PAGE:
DARPA MEMEX project
This is the homepage of the content based image similarity search and concept prediction tool for the DARPA MEMEX project developed at Columbia University. The objective of the MEMEX project is finding information over very large highly unstructured sources on the Web. One of the domain of application is fighting human trafficking crimes online. In this context, our objective is finding similar images based on visual content over a very large repository as large as 400 million images.
Columbia Image Similarity Search
The Columbia Image Similarity Search and Concept Prediction REST API Tool is able to return visually similar and duplicate images for any given image. Our tool makes use of deep learning based image features, namely the Sentibank concepts  which are Adjective-Noun Pairs (ANPs) with strong correlation to visual sentiment and emotions. Thanks to these semantic features, our content-based retrieval method is able to match human subjects based on hairstyle, physical characteristic, dress, environment and pose. In order to handle the extremely large image database and support fast search response, our group has also developed compact hashing techniques such as those described in  to index and match images by just a small number of hash bits.
Overview of the Columbia Image Similarity Search tool.
The image similarity service deployed in MEMEX project currently indexes around 400 million images of the human trafficking domain. It supports incremental update and the indexed images are up-to-date within a few hours. Querying a previously unseen image takes a few seconds, of which 1.5 seconds are used for computing the image feature and the rest for comparing with the millions of images using compact hashing representation.
Our image similarity search tool has been an important component of the DIG Search Engine. As we reported in , the system was first deployed "to six law enforcement agencies and several NGOs that are all using the system in various ways to fight human trafficking, such as by locating victims or researching organizations that are engaging in human trafficking. (...) Reports to date indicate that DIG tool has already been successfully used to identify several victims of human trafficking, but due to privacy concerns we cannot provide additional details." After the evaluation of this first prototype, an updated version of the DIG application has been deployed to more than 200 government agencies, and it is now actively used to fight human trafficking.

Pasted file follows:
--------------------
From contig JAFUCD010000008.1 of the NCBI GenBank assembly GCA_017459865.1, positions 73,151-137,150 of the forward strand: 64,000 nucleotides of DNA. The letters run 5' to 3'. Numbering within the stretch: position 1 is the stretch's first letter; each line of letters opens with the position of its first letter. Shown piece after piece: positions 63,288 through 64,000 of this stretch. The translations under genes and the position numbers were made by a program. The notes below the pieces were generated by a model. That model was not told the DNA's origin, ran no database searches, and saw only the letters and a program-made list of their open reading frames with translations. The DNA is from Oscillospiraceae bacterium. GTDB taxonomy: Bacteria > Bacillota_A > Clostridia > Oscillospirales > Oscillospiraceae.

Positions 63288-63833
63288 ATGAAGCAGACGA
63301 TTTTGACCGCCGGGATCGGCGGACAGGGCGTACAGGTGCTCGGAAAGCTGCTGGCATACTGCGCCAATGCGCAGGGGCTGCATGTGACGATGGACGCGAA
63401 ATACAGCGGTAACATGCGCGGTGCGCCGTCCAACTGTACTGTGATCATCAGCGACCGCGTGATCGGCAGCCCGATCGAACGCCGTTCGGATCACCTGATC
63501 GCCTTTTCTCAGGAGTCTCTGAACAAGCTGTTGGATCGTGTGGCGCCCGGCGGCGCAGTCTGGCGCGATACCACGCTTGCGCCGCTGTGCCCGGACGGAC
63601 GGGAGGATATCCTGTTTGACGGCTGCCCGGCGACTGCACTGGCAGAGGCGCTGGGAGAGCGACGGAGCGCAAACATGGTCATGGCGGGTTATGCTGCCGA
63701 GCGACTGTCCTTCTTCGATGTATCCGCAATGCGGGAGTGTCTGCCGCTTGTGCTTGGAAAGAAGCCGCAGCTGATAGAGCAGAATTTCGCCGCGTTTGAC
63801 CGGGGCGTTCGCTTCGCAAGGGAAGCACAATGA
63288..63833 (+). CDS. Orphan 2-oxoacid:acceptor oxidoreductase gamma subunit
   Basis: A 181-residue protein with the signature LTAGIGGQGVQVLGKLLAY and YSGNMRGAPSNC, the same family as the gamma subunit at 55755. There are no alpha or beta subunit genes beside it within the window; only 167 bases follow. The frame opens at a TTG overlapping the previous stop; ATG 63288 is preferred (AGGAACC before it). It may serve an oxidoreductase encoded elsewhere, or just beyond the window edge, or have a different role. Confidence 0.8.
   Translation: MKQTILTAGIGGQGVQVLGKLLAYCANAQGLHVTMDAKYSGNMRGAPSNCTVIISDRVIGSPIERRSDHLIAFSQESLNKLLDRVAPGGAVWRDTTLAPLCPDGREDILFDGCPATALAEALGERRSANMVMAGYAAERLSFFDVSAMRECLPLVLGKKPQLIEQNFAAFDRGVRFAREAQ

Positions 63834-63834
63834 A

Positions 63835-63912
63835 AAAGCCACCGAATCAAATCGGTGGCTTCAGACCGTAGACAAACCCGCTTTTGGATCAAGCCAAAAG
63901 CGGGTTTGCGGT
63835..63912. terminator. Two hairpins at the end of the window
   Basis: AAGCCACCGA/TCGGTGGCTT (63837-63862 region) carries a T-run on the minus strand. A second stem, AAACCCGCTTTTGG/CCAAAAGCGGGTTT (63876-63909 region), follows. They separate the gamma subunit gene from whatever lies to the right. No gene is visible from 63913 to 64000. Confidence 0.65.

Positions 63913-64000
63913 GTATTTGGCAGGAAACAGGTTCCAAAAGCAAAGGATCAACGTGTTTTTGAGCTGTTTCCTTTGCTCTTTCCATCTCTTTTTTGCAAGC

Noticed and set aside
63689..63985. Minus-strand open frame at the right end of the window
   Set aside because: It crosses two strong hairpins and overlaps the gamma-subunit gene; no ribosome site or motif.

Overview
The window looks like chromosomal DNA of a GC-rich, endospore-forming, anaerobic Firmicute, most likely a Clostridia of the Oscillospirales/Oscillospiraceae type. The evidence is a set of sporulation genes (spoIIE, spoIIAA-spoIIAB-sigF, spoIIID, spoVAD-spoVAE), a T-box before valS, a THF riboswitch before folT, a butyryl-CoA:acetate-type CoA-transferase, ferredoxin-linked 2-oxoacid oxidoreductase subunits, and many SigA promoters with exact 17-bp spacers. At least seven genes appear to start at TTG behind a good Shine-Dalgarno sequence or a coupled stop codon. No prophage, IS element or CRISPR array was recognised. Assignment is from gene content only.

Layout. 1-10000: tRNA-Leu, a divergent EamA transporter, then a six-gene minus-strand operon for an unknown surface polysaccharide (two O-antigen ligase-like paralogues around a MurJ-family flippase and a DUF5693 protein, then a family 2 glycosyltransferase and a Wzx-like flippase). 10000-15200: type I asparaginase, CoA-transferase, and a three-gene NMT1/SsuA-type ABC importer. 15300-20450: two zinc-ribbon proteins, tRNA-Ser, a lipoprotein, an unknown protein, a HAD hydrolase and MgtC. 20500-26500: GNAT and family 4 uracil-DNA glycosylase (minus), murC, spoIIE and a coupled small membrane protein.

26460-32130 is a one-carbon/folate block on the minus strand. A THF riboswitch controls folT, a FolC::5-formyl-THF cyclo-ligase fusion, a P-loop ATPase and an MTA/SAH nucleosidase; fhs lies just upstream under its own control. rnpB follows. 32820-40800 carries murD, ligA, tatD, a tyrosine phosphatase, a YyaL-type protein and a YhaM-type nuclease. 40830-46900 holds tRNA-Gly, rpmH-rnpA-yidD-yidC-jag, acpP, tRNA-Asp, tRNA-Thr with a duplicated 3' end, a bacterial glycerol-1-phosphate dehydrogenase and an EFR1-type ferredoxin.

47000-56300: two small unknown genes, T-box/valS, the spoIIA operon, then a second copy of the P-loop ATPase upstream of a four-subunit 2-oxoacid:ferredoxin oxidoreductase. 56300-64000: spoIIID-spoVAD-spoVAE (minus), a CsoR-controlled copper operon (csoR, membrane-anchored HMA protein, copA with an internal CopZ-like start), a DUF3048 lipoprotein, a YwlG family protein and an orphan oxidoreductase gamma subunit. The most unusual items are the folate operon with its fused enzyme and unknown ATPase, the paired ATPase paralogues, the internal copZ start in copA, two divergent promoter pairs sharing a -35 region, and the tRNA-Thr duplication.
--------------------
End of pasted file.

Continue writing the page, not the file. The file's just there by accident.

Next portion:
Our API tool has been widely used by different groups in the MEMEX project. Our team works closely with the DIG team from USC/ISI. The DIG Search Engine uses our API for content-based image search. Our tool has also been integrated into the Link HT system of Qadium and the ImageSpace system of JPL-Continuum-Kitware. Our tool can be found at Github  and are part of the DARPA Open Source Code Catalog .
DIG Search Engine
Link HT from Qadium
Teams and organizations that are using our tool:
Publications and references
 D. Borth, R. Ji, T. Chen, T. Breuel and S.-F. Chang. "Large-scale Visual Sentiment Ontology and Detectors Using Adjective Noun Pairs," ACM Multimedia Conference, 2013.
 W. Liu, J. Wang, R. Ji, Y.-G. Jiang, and S.-F. Chang. "Supervised hashing with kernels." In IEEE Conference on Computer Vision and Pattern Recognition (CVPR), 2012.
 P. Szekely, C. Knoblock, J. Slepicka, A. Philpot, A. Singh, C. Yin, D Kapoor, P. Natarajan, D. Marcu, K. Knight, D. Stallard, S. S. Karunamoorthy, R Bojanapalli, S. Minton, B. Amanatullah, T. Hughes, M. Tamayo, D. Flynt, R. Artiss, S.-F. Chang, T. Chen, G. Hiebel and L. Ferreira, "Building and Using a Knowledge Graph to Combat Human Trafficking," In International Conference on Semantic Web (ICSW), 2015. Best Paper, Application Track
 Columbia Image Search tool for MEMEX Github repository.
 DARPA Open Catalog website.
Our team is from the Digital Video and Multimedia (DVMM) Lab of Columbia University.
This research is supported in part by the Defense Advanced Research Projects Agency (DARPA) and the Air Force Research Laboratory (AFRL) under contract number FA8750-14-C-0240. The views and conclusions contained herein are those of the authors and should not be interpreted as necessarily representing the official policies or endorsements, either expressed or implied, of DARPA or the U.S. Government.